When Talent and Business Sit Down to Make Art
A Review of 'Beyoncé'

And, on your right, ladies and gentlemen, are the graves of the careers Beyoncé slayed Thursday night.

This weekend, humanity was politely reminded that Queen B can do with the world whatever the fuck she wants. After Katy, Gaga, and Britney spent months and millions promoting their albums with disappointing sales, Bey dropped an iTunes exclusive, 14-track, 17-video album without warning and immediately became the number one best-seller in over 72 countries. That, dare I say, is the most punk move in pop music since the time I sang Sk8er Boi at my middle school graduation.

We cannot pretend to know what has been happening behind closed doors with the artist who is perhaps the most influential pop icon of our time. In my mind, there is a legion of people piecing together Beyoncé’s image, from immaculate hairstyles to inspiring attitudes, heart-breaking harmonies to soul-prodding belts. Beyonce’s brand is a machinery that pumped out $53 million this year, and with this eponymous album, Forbes magazine estimates that it could easily double this amount. Additionally, I don’t think anyone was emotionally prepared for a stunt of this proportion; the surprise album was a feat of true mastery over the public, an understanding of when and where the impact would be highest, and an ability to leverage Beysus’ incredible influence to take her a step further.

Beyoncé features popular themes from past albums.  Of course, there are babymaking jams like Rocket, where she sings about dancing for her man, and how it means more than just the resulting Instagram picture. And certainly, there are empowering anthems like Pretty Hurts, where Beyoncé asks all the women who have changed their looks to appear more beautiful whether they are happy with themselves, asserting that it’s their “soul that needs the surgery.” Finally, there are some power ballads like the slightly-too-mysterious Heaven, a track with a lyrical twist rumored to be about Mrs. Carter’s miscarriage.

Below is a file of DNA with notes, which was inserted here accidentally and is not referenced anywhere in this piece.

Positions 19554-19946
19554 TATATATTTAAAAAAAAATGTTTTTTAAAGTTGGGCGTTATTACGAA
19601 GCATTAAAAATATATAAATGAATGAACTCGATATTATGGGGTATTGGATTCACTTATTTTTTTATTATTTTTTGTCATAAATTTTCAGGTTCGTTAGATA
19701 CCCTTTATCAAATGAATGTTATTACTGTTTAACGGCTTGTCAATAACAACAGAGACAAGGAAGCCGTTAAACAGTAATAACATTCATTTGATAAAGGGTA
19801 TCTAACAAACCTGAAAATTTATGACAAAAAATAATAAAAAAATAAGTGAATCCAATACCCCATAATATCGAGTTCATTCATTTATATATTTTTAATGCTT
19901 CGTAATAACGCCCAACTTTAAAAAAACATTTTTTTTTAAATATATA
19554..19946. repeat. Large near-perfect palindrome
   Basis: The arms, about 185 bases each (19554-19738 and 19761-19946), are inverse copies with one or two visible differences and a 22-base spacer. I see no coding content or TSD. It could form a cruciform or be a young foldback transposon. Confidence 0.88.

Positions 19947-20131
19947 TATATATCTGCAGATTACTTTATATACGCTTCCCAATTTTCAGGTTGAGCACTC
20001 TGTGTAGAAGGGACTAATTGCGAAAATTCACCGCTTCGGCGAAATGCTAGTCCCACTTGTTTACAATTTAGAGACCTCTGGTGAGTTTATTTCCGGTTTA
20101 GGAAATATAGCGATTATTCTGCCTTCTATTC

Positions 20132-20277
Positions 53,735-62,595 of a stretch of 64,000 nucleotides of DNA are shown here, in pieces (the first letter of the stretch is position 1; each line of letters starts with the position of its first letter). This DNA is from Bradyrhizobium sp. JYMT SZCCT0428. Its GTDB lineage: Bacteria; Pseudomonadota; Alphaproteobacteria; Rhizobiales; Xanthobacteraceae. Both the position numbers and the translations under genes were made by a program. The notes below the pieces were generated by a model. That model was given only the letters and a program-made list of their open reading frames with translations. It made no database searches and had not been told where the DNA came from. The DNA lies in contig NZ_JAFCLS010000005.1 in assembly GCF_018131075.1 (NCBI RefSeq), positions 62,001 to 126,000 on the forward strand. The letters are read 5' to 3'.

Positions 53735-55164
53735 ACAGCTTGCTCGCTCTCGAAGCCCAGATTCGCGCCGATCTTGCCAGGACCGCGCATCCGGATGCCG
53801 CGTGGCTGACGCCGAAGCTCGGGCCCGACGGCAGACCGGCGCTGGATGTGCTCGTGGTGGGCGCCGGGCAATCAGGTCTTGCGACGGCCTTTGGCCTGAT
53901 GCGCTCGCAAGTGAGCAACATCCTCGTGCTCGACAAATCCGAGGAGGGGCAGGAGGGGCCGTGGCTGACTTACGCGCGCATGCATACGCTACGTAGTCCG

Beyoncé is a brave development for her as a musician as well.  In addition to all the old flavors of her glory, we experience a new side of her in Haunted. On this track, we hear about the flipside of the Beyoncé machinery – music no longer feels like art, but a product. Talking about ‘the 9 to 5 just to stay alive,’ Ms. Carter’s ode to the working class lifestyle (and does she ever werq!) is the most experimental piece of the album. It is powerful, not in spite of but because of its spectral falsetto and minimal instrumentals – a true syncretic accomplishment, melding spoken word to ghostlike vocals.

A worthy mention is Queen B’s collaboration with Frank Ocean in Superpower. Frank’s sultry voice complements hers well in this duet, bringing to mind the image of two lovers exhausted after a devastating break-up – an image of two people standing in the same room amidst the ruins of a relationship that consumed them. Its lyrics do not say much, and perhaps that is a choice on the artists’ part to reinforce the idea of speechlessness in the wake of great loss. Even if contrived, they leave a strange-but-not-unpleasant aftertaste, sparking the hope that Frank and Beyoncé will make more art together one day.

More than anything, Beyoncé is an entrepreneurial decision.  This choice makes me wonder whether Beyoncé herself is fully deserving of the ill nattering of trite platitudes with which we shower her.  Her image has been artistically curated as much as it has been rationally engineered and, unfortunately, I cannot help but question her claims at authenticity (I don’t trust these recollectors / I’m torn).  From these ideas comes the understanding that Beyoncé is a monolith of pop culture, always one step ahead of her colleagues, and a striking representation of what happens when talent and business sit down to make art.  And once you make that reconciliation, you can just sit back and enjoy the slaying.

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